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SPAN 451  (3-3-0)  Contemporary Spanish: A study of major literary works in Spanish, from the Generation of 1898 to the present, with attention to literary trends and cultural influences that contributed to the shaping of the literature. Taught exclusively in Spanish.
Prerequisite: SPAN 332 Or SPAN 331
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SPAN 460  (3-3-0)  Cultural Topics: Hispanic World: An advanced Spanish course that focuses on diverse cultural topics to include such topics as folklore and Latin American women. May be repeated once for credit with different content.
Prerequisite: SPAN 321 Or SPAN 322
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SPAN 461  (3-3-0)  Studies in Latin American Prose Fiction: A study of the developments in Latin American drama and poetry, with emphasis on changes occurring in the literature during the twentieth century. Taught exclusively in Spanish.
Prerequisite: SPAN 342 Or SPAN 341
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SPAN 470  (3-3-0)  Hispanic Literature: Special Topics: An advanced Spanish course that focuses on diverse cultural topics to include such topics as women writers, the Mexican Revolution, and social protest. May be repeated once for credit with different content.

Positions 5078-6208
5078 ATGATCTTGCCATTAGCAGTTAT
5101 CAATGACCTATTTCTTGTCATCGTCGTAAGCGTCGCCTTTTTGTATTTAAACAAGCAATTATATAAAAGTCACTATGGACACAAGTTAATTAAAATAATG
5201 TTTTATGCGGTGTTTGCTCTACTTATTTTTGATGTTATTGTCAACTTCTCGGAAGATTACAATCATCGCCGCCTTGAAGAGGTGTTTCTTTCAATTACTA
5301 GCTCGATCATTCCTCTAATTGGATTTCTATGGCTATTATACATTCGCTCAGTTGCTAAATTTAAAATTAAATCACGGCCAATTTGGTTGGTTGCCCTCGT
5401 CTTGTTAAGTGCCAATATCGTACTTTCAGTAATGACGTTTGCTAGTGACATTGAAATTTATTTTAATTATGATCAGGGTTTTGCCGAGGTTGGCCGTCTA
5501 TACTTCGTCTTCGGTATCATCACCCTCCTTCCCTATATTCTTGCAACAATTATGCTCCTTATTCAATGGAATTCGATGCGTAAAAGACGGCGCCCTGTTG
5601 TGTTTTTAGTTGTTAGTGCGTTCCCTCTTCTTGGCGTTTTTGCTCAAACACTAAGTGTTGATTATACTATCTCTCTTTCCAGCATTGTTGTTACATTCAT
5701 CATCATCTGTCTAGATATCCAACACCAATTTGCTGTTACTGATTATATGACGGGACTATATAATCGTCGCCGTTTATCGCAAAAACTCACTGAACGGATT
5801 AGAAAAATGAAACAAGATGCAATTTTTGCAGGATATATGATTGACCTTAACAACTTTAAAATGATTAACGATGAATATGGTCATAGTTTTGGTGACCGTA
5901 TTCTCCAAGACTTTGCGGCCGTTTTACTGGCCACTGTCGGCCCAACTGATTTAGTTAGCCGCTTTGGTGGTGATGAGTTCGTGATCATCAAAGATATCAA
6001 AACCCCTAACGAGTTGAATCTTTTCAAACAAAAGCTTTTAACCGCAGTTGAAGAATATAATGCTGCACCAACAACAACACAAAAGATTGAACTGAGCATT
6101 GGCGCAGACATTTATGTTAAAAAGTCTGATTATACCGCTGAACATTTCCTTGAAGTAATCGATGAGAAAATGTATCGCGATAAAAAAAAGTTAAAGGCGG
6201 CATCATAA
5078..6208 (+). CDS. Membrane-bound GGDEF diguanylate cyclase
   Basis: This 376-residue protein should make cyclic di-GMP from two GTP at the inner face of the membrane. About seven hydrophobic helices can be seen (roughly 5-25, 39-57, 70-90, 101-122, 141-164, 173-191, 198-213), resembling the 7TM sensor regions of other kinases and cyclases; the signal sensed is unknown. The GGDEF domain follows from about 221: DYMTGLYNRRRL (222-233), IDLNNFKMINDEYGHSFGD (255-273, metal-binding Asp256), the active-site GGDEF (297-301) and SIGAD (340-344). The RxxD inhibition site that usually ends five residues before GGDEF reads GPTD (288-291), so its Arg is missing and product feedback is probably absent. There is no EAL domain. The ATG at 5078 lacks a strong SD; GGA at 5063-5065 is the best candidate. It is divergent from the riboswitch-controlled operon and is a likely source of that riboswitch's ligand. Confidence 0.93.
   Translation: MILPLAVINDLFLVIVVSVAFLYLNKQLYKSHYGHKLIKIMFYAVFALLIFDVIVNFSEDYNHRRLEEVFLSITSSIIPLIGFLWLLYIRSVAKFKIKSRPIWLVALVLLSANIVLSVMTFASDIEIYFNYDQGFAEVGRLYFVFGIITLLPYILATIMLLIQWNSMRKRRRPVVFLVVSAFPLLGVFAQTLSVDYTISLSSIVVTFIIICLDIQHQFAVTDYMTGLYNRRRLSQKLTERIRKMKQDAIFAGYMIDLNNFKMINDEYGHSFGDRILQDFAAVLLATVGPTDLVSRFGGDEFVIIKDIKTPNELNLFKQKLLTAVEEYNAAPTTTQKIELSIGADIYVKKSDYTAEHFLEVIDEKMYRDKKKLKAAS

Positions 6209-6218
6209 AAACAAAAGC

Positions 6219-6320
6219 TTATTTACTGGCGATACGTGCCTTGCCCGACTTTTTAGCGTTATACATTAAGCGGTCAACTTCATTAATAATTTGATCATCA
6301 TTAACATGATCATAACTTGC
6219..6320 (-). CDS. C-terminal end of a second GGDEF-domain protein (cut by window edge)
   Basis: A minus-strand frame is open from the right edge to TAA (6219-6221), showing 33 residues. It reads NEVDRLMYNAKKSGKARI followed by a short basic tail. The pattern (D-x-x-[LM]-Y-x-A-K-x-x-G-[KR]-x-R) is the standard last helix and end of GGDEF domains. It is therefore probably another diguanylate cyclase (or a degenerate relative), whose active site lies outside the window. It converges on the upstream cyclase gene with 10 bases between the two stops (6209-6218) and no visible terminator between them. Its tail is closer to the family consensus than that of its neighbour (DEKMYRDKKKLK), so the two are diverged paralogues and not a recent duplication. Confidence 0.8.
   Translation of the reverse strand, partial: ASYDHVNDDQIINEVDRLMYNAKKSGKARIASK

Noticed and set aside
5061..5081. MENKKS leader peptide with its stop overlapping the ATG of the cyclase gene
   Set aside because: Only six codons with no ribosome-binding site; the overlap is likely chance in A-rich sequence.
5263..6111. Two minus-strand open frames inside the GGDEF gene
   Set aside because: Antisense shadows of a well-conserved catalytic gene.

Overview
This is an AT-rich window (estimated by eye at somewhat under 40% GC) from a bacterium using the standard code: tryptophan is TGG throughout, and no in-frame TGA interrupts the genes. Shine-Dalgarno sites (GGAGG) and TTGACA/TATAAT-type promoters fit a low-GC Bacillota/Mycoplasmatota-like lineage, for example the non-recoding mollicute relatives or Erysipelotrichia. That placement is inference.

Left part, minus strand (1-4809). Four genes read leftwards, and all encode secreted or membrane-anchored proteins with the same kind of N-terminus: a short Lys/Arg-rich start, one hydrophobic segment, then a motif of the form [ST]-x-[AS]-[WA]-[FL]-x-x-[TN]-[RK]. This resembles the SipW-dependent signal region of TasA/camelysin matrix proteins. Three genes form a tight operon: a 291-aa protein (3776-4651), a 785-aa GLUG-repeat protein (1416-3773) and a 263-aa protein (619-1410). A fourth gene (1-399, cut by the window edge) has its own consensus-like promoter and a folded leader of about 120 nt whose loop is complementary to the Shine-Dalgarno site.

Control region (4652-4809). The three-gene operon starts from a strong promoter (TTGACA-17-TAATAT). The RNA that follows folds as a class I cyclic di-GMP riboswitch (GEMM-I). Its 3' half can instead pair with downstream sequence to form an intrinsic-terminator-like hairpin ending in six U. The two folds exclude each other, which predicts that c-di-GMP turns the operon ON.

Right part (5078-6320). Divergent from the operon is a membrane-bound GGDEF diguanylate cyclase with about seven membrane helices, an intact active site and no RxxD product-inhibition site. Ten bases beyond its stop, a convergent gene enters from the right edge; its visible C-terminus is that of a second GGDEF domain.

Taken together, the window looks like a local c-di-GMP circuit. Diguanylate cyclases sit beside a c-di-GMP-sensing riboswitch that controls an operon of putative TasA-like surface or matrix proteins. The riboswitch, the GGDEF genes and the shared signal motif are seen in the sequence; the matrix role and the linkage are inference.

Prerequisite: SPAN 331 Or SPAN 332 Or SPAN 341 Or SPAN 342
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SPAN 471  (3-3-0)  Studies in Latin American Prose Fiction: A study of representative twentieth century novels and short stories by Latin American writers. Taught exclusively in Spanish.
Prerequisite: SPAN 342 Or SPAN 341
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SPAN 481  (3-3-0)  Senior Seminar: Current Issues in the Spanish-Speaking World: Critical analysis of specific current topics including Hispanic culture and/or Spanish literature and/or Spanish linguistics. Taught exclusively in Spanish.
Prerequisite: Senior status and permission of instructor
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SPEE 200  (3-3-0)  Introduction to Speech: An introduction to the development of effective oral communication through instruction in theory and practice of the principles and skills required in common types of speaking situations. Basic skills in audience analysis, research, organization, outlining, utilizing evidence, reasoning, listening, and verbal/nonverbal expression are developed. Various methods of delivery are examined and practiced.
Prerequisite: ENGL 120 (may be taken concurrently)
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YORU 110  (3-3-0)  Elementary Yoruba I: The course is an introduction to Yoruba, and is intended for students with no prior knowledge of the language and culture of Yorubaland. It is designed to introduce the learner to the fundamentals of Yoruba ┐ the language, the culture, and the people. The course emphasizes spoken and written Yoruba, as used in present day West Africa.
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YORU 120  (3-3-0)  Elementary Yoruba II: A continuation of YORU 110. The course covers materials beyond the elementary ones included in YORU 110. The course emphasizes contemporary spoken and written Yoruba, as used in present day West Africa.
Prerequisite: YORU 110